Skip to main content

Unmarked police cars in full force to monitor distracted driving

Apr 12, 2024 04:18PM ● By Rebecca Olds

Various law enforcement agencies are supporting April as officers Distracted Driving Prevention Month, hosted by the National Highway Traffic Safety Administration. (Courtesy of Utah Highway Safety Office)

In April, more unmarked patrol cars will be on the streets along the Wasatch Front to monitor distracted driving.  

Utah’s Department of Public Safety has added an additional 400 shifts across 44 different agencies to monitor drivers and look for any distracted driving — triple the efforts made in years past during the same kind of blitz, a press release said.

“The population in Utah is increasing, we have more vehicles on the roadway, we have more distractions on the roadway,” said Major Steven Salas of the Utah Highway Patrol Officer. “We see it each and every day.”

Data from between 2017 to 2021, on Highway Safety website, showed that an average of nearly 5,500 accidents a year in Utah are caused by distracted driving. In 2023, there were 4,921, per the Highway Safety Office.

As of April 10, there have been 943 crashes since the new year related to distracted driving on Utah roads with two ending in fatalities, according to Jason Mettmann of the Utah Highway Safety Office.

“Given the severity of the distracted driving crashes in Utah, we saw increased participation from local agencies helping to educate the public about this dangerous behavior,” Mettmann wrote in an email to the City Journals.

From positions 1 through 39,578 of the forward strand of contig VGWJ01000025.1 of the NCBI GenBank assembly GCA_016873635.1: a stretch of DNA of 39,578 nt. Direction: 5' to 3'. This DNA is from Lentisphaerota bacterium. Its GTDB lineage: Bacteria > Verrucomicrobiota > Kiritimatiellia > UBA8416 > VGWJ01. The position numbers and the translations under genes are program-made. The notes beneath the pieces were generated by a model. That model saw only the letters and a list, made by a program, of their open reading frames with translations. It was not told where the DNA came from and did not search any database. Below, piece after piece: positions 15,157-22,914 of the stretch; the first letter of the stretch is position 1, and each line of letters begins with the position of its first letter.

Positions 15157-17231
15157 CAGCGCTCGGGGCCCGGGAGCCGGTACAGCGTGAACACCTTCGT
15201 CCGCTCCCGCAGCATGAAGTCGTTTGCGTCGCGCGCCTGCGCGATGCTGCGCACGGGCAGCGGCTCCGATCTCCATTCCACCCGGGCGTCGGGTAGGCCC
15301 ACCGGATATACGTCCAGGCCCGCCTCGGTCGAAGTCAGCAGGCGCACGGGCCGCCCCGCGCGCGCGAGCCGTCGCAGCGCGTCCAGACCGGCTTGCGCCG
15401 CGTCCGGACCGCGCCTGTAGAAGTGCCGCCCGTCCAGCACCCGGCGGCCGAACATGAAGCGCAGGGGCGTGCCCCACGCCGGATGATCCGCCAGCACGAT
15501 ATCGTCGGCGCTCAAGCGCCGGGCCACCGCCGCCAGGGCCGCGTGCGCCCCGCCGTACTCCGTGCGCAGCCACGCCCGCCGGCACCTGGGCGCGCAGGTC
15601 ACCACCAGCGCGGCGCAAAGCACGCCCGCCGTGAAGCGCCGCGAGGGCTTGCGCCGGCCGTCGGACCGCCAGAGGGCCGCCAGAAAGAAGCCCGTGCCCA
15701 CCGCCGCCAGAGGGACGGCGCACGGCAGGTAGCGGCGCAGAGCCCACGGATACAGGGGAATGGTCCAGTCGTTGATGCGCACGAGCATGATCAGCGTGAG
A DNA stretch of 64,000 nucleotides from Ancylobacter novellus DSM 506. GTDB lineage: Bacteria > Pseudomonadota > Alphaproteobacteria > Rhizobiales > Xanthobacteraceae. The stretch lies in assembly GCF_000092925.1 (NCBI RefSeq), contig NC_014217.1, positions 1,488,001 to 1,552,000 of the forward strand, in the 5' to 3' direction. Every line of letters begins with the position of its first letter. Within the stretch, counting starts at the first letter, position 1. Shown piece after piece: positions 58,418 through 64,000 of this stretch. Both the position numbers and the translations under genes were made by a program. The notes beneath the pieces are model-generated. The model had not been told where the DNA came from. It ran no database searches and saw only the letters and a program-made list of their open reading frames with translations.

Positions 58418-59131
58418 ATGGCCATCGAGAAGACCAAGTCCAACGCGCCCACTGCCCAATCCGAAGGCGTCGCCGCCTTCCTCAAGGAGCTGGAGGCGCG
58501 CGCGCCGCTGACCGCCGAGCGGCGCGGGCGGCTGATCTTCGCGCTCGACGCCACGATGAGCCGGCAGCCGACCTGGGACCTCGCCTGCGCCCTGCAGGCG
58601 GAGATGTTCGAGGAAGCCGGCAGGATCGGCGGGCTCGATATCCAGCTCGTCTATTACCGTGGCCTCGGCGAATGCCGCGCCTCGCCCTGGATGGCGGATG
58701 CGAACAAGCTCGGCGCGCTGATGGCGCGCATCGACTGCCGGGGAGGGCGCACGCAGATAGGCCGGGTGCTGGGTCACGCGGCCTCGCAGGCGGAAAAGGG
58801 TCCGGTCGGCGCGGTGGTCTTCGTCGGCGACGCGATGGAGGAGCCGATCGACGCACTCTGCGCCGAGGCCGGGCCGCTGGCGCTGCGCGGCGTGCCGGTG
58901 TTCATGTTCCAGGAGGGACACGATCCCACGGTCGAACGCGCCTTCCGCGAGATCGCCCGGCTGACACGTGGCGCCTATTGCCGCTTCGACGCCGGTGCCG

Distracted driving usually involves a phone, including texting and calling, causing things like failing to yield to other cars, failing to keep in the right lane and following other cars too closely according to 2023 statistics. 

But lesser known factors of distracted driving include grooming, animals or passengers in the car and even eating and drinking while driving. 

Mettmann said that on average, over the last two years, there have been 286 crashes related to food and drink distracting the driver in the car. 

May through October, Mettmann said, are typically when fatalities increase from crashes. Which is why April is Distracted Driving Prevention Month, hosted by the National Highway Traffic Safety Administration.

“The more crashes we have, the more serious injuries we have and the more fatalities we have,” said Major Salas. “If we can educate the public on eliminating the use of the phone, we will reduce those numbers.”